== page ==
Is a property boom in Malaysia causing a fisheries bust?

    • Driven by high demand for housing, developers in Malaysia’s Penang Island are artificially expanding the coastline and planning to construct new islands.
    • Local fishers say building works have already damaged their livelihoods, and fear further construction will destroy their fishing grounds.
    • Mangroves and endangered bird species are also threatened, and the mining and transport of construction materials could spread adverse environmental impacts beyond just Penang.

 

PENANG, Malaysia — Fisherman Liew Hock Choon, 50, cut the outboard engine and explained that we have arrived at the position of one of his fish traps. “No GPS,” he said.

Using a method called triangulation, his keen eyes pinpointed natural markers on the shoreline and used these bearings to locate his traps with incredible accuracy. With an anchor thrown down, he snagged his trap and hauled it up. The deck was soon awash with flapping fish. These are grouper — prized in the restaurants of Penang and beyond, they fetch a premium price and can only be caught with hooks or traps, Liew explained. He said customers travel from as far as Hong Kong to buy these prized delicacies.

“Look at this mud in the traps,” Liew complained as just two of his four traps contained a catch worth keeping. Still, it was a good day under the circumstances. One phone call later and the 11 kilograms (24 pounds) of grouper were snapped up by a restaurant owner eager to purchase them for over 500 ringgit ($113). They were still alive when Liew delivered and weighed them while hungry customers looked on.

“I know this area very well because in my school days I followed one of the fishermen,” said Liew, from Tanjung Bungah a village North of Penang Island’s capital Georgetown. Now the days of his fishing grounds are numbered because of a land reclamation project by a local property developer.

“This area is very rich with mud crab, shrimp, snapper, and grouper, but soon it will all be gone,” said Liew.


Published on Mongabay.com

  • Penang_Reclamation_01
    Penang fisherman Mr Liew Hock Choon, 50, is from Tanjung Bungah a village North of Penang Island’s capital Georgetown. Here he prepares his fishing boat to go a collect his fish traps in the reclamation area. Land reclamation for infrastructure projects and property is becoming more widespread in Asia. On Penang island schemes are increasing, especially to build high class housing. The projects require large volumes of building materials, especially sand, and have an impact on the environment especailly marine biodiversity. The livelihoods of local fisherfolk are particularly impacted.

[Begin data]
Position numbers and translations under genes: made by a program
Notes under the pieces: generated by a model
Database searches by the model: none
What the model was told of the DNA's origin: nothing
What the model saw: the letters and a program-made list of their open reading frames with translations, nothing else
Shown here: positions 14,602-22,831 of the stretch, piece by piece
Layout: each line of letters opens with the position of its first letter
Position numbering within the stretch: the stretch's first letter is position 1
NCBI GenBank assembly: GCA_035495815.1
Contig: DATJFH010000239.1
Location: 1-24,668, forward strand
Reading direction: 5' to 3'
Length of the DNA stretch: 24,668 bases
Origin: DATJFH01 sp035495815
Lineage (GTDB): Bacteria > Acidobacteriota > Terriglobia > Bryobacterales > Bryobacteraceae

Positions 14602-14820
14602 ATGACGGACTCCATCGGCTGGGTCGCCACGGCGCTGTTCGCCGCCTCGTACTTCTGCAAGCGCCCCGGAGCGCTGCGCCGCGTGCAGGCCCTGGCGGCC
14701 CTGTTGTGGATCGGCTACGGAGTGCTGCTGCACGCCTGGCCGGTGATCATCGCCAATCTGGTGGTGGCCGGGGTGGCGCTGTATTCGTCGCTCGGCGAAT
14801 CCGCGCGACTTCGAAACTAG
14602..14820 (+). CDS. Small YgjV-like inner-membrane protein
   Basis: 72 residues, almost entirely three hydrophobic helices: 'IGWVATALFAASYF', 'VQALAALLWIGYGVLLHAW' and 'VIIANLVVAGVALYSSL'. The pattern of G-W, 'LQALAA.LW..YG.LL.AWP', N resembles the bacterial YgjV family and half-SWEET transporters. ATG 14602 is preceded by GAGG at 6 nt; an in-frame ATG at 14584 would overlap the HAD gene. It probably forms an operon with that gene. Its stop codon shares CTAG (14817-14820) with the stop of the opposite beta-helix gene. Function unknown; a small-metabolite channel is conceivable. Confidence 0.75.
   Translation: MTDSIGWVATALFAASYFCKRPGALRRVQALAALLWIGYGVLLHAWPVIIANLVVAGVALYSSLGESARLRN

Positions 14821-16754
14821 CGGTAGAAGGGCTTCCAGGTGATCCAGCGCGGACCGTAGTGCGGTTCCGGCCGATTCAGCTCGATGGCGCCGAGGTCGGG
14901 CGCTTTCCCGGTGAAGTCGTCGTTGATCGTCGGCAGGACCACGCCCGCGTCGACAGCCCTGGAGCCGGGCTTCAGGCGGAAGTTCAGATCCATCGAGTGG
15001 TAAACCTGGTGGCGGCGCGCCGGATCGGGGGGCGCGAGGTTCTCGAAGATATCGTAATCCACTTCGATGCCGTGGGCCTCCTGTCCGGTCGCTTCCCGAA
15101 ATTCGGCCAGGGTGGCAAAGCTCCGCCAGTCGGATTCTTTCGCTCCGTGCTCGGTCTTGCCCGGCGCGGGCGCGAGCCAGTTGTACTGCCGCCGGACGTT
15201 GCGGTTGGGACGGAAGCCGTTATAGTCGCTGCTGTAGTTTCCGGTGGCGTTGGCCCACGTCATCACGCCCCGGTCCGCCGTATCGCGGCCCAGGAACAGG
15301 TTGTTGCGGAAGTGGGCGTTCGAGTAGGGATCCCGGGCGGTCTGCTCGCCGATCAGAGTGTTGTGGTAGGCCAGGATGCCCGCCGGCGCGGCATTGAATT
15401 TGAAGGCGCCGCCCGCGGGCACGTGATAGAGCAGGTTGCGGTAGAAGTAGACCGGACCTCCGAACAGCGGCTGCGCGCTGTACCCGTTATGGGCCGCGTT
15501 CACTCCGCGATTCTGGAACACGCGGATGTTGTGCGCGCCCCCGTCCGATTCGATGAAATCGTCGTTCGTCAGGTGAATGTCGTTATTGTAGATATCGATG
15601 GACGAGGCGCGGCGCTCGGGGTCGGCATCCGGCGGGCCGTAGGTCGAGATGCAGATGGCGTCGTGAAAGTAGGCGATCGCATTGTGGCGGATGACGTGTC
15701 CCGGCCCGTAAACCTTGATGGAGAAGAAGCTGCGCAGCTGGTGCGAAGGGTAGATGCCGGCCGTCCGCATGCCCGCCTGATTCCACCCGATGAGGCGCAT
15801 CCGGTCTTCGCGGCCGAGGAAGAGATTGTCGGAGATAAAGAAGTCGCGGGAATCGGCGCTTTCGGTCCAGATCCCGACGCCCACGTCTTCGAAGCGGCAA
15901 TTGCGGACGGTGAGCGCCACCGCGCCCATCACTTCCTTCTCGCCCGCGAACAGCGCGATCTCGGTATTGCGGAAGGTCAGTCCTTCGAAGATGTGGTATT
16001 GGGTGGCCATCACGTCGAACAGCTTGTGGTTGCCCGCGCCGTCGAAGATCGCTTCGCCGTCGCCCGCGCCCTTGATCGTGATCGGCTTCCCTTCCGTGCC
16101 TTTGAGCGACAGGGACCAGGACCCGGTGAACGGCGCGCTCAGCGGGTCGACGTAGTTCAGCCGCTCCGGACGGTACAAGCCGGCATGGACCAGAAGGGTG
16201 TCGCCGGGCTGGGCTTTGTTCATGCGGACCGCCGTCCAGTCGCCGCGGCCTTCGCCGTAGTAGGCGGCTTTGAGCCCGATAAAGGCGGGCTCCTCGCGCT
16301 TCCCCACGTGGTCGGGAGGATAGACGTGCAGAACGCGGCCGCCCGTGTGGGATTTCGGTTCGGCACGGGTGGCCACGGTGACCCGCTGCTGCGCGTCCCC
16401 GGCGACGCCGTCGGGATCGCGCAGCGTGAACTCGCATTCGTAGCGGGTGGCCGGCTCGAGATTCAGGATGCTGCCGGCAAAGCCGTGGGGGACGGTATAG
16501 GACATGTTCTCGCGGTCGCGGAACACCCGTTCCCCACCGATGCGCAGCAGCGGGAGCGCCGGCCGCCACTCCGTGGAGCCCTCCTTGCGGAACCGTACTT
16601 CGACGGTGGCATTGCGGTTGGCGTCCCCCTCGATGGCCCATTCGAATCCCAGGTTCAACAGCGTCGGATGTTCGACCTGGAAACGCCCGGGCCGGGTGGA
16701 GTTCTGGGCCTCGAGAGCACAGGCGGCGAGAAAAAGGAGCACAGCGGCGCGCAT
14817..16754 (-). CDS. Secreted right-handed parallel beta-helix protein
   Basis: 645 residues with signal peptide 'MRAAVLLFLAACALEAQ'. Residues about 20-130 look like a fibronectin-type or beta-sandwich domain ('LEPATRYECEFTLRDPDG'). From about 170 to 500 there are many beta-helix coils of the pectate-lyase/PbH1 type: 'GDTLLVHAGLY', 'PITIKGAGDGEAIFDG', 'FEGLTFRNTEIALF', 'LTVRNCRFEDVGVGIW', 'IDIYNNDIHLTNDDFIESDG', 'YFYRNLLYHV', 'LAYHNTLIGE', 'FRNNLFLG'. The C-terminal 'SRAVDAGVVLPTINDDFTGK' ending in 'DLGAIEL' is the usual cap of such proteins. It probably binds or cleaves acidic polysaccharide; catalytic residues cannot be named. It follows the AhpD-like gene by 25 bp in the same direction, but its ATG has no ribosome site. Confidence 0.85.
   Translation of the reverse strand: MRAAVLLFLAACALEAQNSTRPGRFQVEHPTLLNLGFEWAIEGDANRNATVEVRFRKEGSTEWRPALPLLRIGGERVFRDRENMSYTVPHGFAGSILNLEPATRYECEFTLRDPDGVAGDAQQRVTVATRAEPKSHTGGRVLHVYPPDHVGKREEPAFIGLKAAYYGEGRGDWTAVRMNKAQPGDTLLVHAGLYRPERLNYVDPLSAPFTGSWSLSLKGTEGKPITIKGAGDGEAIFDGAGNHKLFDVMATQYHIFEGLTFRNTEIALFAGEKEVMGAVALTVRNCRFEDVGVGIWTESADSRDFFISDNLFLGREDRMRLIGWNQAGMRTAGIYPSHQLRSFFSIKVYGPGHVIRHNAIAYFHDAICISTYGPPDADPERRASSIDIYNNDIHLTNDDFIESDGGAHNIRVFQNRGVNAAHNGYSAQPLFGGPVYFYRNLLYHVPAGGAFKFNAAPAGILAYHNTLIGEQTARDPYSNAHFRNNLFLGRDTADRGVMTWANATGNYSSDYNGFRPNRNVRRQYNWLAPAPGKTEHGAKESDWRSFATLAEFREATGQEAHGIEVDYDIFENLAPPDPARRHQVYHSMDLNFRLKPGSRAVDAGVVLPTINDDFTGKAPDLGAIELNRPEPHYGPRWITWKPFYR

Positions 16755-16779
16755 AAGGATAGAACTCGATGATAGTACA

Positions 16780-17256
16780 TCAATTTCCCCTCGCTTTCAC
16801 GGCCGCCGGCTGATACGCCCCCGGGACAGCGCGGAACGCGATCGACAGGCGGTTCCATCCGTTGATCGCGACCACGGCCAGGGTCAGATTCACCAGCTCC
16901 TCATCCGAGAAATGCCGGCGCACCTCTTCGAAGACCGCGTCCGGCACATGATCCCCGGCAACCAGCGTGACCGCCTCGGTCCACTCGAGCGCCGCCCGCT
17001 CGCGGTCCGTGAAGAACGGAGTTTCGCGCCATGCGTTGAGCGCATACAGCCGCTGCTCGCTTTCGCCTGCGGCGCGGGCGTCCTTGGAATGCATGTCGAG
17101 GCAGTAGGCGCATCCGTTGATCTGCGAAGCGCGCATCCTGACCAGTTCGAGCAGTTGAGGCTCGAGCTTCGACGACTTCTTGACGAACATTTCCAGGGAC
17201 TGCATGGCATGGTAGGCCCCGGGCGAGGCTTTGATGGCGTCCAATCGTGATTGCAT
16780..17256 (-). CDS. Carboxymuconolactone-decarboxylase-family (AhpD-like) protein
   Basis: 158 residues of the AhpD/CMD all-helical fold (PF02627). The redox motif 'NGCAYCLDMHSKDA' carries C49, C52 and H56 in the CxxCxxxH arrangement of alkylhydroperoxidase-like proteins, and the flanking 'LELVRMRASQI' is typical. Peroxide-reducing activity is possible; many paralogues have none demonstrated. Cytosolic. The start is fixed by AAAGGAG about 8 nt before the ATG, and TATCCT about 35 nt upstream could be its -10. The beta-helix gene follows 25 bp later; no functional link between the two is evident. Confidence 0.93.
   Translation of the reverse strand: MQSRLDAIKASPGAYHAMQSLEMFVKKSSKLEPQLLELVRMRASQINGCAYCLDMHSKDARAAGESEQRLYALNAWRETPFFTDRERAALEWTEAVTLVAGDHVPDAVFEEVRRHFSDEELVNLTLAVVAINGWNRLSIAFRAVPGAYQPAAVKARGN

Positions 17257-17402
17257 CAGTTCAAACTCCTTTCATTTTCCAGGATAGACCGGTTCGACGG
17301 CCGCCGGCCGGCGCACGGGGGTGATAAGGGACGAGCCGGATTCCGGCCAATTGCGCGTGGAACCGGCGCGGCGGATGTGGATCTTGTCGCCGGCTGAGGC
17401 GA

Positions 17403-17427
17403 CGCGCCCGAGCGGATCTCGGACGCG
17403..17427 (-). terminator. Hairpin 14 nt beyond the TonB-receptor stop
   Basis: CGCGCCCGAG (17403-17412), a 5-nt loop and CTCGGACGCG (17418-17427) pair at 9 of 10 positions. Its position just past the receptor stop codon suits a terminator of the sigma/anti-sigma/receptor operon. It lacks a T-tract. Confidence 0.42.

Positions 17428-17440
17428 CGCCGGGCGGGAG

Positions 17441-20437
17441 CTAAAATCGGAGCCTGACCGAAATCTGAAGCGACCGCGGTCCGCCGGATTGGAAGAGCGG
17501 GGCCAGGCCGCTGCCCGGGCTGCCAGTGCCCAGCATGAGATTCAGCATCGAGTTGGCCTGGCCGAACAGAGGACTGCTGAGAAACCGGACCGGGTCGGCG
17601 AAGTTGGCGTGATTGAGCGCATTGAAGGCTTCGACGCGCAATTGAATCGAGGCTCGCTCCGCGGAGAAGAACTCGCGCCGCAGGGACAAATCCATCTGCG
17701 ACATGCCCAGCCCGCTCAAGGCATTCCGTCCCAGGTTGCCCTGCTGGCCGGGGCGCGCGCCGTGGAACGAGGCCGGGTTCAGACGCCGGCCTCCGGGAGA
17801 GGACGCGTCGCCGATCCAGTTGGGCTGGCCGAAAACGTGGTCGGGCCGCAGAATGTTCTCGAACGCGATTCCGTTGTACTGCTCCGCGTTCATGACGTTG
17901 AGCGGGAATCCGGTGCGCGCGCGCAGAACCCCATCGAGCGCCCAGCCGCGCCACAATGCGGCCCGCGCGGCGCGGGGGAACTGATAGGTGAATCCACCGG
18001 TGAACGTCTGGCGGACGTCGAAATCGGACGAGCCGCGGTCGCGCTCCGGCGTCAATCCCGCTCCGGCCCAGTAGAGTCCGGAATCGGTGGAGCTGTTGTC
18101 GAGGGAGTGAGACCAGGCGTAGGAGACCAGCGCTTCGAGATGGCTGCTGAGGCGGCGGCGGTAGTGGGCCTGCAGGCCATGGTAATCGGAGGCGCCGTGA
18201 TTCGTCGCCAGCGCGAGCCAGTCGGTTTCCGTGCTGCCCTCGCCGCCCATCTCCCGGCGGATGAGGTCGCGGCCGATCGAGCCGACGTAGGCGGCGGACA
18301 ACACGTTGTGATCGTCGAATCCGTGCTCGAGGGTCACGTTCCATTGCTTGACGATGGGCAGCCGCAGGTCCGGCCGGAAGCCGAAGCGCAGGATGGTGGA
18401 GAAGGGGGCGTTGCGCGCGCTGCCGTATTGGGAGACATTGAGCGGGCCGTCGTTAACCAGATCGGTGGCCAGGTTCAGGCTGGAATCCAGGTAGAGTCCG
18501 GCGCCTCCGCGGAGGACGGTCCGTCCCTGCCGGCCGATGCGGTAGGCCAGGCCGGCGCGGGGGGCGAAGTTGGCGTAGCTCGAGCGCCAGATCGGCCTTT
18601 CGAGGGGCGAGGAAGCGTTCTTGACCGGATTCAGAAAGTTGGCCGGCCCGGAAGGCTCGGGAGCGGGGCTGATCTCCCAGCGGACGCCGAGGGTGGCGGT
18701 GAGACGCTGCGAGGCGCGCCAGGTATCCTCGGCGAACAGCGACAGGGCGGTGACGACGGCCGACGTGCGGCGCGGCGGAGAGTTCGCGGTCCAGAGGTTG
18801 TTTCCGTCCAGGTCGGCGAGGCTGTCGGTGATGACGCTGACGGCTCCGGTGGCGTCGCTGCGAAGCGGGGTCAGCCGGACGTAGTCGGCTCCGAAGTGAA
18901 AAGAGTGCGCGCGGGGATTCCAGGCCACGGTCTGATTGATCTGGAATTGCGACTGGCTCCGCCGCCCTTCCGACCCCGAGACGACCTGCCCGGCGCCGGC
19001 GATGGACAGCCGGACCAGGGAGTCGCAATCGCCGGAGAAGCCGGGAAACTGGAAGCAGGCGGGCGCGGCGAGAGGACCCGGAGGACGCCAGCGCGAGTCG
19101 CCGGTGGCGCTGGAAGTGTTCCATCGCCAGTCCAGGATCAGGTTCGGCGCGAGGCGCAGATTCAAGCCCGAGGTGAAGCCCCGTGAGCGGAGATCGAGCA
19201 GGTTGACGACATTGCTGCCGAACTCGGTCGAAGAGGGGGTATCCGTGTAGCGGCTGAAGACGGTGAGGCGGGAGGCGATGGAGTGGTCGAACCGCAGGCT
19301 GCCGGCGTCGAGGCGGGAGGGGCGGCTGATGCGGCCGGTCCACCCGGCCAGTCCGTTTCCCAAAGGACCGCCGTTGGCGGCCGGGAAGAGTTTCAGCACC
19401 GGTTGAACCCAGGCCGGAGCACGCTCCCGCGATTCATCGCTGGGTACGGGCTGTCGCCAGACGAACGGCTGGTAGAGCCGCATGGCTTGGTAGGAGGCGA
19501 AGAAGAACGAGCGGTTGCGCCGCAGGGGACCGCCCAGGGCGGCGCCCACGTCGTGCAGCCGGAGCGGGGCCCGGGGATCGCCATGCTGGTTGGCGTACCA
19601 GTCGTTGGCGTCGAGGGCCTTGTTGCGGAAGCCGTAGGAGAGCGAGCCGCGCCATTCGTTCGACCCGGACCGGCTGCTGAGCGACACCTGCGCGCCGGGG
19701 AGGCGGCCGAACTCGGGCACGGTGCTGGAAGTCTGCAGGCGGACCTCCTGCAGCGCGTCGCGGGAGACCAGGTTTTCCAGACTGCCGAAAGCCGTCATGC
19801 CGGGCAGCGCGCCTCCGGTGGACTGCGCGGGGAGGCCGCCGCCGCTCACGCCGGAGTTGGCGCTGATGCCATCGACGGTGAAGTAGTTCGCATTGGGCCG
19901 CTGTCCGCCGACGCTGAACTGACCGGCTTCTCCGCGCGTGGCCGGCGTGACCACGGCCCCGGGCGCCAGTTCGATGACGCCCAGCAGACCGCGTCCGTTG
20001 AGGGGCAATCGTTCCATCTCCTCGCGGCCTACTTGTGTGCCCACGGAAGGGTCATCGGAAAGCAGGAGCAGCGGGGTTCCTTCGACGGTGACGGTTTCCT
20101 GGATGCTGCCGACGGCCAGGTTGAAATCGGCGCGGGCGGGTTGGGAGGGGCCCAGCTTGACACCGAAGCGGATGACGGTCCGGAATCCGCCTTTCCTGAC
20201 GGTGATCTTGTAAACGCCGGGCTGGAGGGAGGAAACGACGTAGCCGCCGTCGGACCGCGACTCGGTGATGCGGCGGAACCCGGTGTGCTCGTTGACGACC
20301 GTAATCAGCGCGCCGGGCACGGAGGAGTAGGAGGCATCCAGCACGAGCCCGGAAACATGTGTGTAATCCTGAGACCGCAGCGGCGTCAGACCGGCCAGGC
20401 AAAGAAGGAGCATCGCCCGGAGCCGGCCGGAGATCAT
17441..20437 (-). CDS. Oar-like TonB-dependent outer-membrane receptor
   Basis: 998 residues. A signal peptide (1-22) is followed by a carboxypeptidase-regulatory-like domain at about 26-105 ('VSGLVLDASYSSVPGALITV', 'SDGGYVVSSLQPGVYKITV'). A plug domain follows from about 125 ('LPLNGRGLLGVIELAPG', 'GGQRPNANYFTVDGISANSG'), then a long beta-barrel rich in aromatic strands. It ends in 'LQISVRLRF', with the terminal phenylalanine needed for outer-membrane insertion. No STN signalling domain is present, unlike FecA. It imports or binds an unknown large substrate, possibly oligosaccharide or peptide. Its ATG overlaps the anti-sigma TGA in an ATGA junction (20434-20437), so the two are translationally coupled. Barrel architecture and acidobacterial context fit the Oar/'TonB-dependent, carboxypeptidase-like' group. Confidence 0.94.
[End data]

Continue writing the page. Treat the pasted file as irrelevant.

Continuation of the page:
• Penang_Reclamation_02
    Reclamation building works underway as part of a new island being constructed by the seri Tanjung Pinang company with Chinese expertise. Here a workman inspects the sand reclamation at the edge of the new island.
  • Penang_Reclamation_03
    Penang fisherman Mr Liew Hock Choon, 50, is from Tanjung Bungah a village North of Penang Island’s capital Georgetown. Here he pulls up a fish trap full of prized grouper fish. His fishing grounds are on the site of a giant land reclamation site which will see them covered by a new island made of sand.
  • Penang_Reclamation_04
    Reclamation building works underway as part of a new island being constructed by the Seri Tanjung Pinang company, a subsidiary of Oriental and Eastern company. Land reclamation for infrastructure projects and property is becoming more widespread in Asia. On Penang island schemes are increasing, especially to build high class housing.
  • Penang_Reclamation_06
    Penang fisherman Mr Liew Hock Choon, 50, is from Tanjung Bungah a village North of Penang Island’s capital Georgetown. Here he delivers his catch of 11 kilos of prized grouper fish to a local restaurant keen to buy them.
  • Penang_Reclamation_08
    Mr Kamaruddin, 70, is fixing his net on the beach next to his home at Tanjung Tokong, Penang Island. Land reclamation for infrastructure projects and property is becoming more widespread in Asia.
  • Penang_Reclamation_09
    A cat sits in fisherman Mr Kamaruddin's net on Tanjung Tokong beach, north of Penang capital Georgetown. The beach sits amidst large-scale land reclamation projects.
  • Penang_Reclamation_10
    Mr Kamaruddin, 70, is fixing his net on the beach next to his home at Tanjung Tokong, Penang Island.
  • Penang_Reclamation_11
    A horseshoe crab in a tank at Tanjung Tokong, Penang, Malaysia. Until five years ago Mr Kamaruddin used to keep crabs in a net in the sea but then they started to die from the muddy sediment in the water stirred up by reclamation construction work.
  • Penang_Reclamation_12
    Fisherman Mr Mohd-Ishak (left) is Chairman of the Northern Fishing Community Group of Tanjung Tokong on Penang Island. On Penang island schemes are increasing, especially to build high class housing. The projects require large volumes of building materials, especially sand, and have an impact on the environment especially marine biodiversity. The livelihoods of local fisherfolk are particularly impacted.
  • Penang_Reclamation_13
    Two girls playing on Tanjung Tokong beach on Penang Island Malaysia, with fishing boats behind. The beach is surrounded by a large land reclamation scheme which is affecting the fishery and fishermen are complaining that catches are down.
  • Penang_Reclamation_16
    People walk past a row of rickshaws in Georgetown, capital of Penang Island in Malaysia. Parts of the old colonial Chinatown have been awarded UNESCO world heritage status.
  • Penang_Reclamation_17
    A shopkeeper stands amidst piles of old ephemera in a junkshop in old Georgetown, capital of Penang Island in Malaysia. Parts of the old colonial Chinatown have been awarded UNESCO world heritage status.


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